The DC Housing Finance Agency (DCHFA) ​​offers a range of homeownership programs, including its DC Open Doors offering. This promises “competitive interest rates and lower mortgage loan insurance costs on the first trust [main] mortgages”. If you qualify, you can combine this with a down payment assistance program, which we’ll cover in the next section.

To qualify for a DC Open Doors loan, the main eligibility criteria require that you:

  • Choose a lender from a list of participants in the program
  • Have a credit score of 620 or higher
  • Do not earn more than $151,200 per year (this is the borrower’s income, not the household’s)
  • Take out a mortgage of $510,400 or less

These are early 2022 numbers and you should check the website to see that they still apply when you read this.

To find out more, book your place at one of DCHFA’s bi-monthly “information sessions,” which take place online. There is a calendar on this web page. Or you can simply get in touch with one of these participating lenders.

You may also be in line for a Mortgage Credit Certificate (MCC). According to the DCHFA website, an MCC “offers qualified borrowers the opportunity to claim a federal tax credit of 20% of mortgage interest paid in each calendar year.”

Grants for DC First Time Home Buyers

DCHFA’s down payment assistance program can be used in conjunction with one of its mortgages. It offers an interest-free loan up to the total amount you need for your down payment.

It is a deferred installment loan, which means that you do not make monthly payments.

Instead, you repay the amount you borrowed in full (without interest) under the following circumstances: “30 years from the loan closing date; the sale or any transfer (by gift or otherwise) of the property to another person, company or entity; the property ceases to be your principal residence or refinances your first trust [main] mortgage.”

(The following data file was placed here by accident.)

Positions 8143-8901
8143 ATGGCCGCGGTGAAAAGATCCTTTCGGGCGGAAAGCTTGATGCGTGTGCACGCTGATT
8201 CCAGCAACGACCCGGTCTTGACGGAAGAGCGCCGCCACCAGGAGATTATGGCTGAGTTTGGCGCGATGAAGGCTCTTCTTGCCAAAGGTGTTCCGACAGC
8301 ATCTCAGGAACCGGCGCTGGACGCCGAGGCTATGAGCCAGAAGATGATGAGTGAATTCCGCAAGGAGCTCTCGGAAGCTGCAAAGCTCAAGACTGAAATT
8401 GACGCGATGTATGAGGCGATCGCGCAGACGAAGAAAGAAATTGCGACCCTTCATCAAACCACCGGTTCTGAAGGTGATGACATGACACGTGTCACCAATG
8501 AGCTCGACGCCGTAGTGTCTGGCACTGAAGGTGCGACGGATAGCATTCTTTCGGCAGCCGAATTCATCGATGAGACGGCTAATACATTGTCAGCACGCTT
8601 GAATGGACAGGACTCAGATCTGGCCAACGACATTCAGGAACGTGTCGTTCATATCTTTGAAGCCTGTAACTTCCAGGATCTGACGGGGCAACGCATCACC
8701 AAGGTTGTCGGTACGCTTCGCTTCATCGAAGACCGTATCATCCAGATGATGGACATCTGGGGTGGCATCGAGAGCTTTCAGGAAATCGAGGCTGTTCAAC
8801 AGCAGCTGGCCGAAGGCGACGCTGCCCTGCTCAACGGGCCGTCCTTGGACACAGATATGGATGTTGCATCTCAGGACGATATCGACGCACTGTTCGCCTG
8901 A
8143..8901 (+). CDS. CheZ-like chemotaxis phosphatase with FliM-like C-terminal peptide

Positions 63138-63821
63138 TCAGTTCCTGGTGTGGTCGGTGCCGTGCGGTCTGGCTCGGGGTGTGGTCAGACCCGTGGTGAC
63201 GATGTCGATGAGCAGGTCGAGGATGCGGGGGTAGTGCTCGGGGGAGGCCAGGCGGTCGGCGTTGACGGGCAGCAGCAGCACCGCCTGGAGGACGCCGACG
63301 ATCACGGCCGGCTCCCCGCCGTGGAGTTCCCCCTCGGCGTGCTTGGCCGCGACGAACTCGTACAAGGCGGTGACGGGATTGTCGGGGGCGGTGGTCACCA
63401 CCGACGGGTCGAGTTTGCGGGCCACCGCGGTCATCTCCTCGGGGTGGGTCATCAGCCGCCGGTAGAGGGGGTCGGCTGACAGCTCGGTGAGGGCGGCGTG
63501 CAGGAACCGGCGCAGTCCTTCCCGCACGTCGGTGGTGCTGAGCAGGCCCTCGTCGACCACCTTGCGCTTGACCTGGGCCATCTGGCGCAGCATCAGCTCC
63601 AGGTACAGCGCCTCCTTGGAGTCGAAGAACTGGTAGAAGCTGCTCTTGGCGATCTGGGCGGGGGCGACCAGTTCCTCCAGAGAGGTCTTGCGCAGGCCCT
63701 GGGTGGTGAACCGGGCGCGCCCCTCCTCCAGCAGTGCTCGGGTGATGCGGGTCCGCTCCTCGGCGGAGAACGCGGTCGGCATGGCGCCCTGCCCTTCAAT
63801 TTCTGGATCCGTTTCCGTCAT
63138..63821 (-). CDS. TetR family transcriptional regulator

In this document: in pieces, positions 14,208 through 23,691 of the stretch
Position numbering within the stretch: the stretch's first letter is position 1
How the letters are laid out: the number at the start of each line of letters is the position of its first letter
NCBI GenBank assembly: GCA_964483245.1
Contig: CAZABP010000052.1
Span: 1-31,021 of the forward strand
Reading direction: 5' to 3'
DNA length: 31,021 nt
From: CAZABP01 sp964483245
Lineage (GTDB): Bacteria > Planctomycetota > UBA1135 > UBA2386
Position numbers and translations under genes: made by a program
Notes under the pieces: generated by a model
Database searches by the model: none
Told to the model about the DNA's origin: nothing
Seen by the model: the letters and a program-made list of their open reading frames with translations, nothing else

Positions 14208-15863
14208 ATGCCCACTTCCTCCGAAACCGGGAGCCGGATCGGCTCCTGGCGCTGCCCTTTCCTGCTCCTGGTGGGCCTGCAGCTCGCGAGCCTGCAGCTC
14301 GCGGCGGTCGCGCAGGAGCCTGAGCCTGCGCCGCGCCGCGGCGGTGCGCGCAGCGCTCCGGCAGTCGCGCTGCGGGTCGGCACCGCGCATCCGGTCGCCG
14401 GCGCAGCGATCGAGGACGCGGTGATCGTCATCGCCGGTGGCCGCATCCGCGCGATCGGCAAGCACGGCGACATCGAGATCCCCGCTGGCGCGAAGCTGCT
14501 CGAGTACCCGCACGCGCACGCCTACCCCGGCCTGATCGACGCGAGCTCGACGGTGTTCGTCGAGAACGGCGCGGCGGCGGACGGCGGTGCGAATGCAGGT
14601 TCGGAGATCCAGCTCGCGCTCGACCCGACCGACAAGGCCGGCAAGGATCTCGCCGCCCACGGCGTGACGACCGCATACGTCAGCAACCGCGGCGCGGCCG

In addition to the DCHFA offering, the DC Department of Housing and Community Development (DHCD) has a Home Purchase Assistance Program (HPAP).

The DHCD states, “Eligible applicants may receive a maximum of $80,000 in gap funding assistance and an additional $4,000 in closing cost assistance.” The “spread” is the difference between your savings and down payment requirements.

The DHCD agreement is very similar to that offered by DCHFA. It’s a no-interest, no-monthly deferred loan that you repay when “the property is sold, refinanced to take equity, or is no longer [the borrower’s] Principal residence.”

If you are a first responder or an employee of the DC government (not the federal government), you should check out the district’s installment assistance specials.

Check Your Home Buying Eligibility at DC Start here (February 10, 2022)

Where to Find Help Buying a Home in DC

The two organizations we’ve listed above should provide advice freely to any first-time home buyer in Washington D.C.

The US Department of Housing and Urban Development (HUD) also provides a list of city-specific programs in the district. These are:

What are the current mortgage rates in DC?

Mortgage rates vary by borrower. Your own interest rate depends on factors such as your credit score, loan program, down payment, etc.

Compare mortgage quotes from at least three different lenders to make sure you’re getting the lowest rate and upfront fees possible.

Borrowers who do this often save thousands of dollars on their home loans.

And don’t forget to ask your lender for help with the down payment and closing costs. These programs could seriously reduce the barrier to buying your first home.

Show me today’s rates (February 10, 2022)

1 Source: 2021 study of 2020 data

2Based on a review of available DPA grants from the state at the time of writing this article

The information contained on The Mortgage Reports website is provided for informational purposes only and does not constitute advertising for products offered by Full Beaker. The views and opinions expressed herein are those of the author and do not reflect the policy or position of Full Beaker, its officers, parent company or affiliates.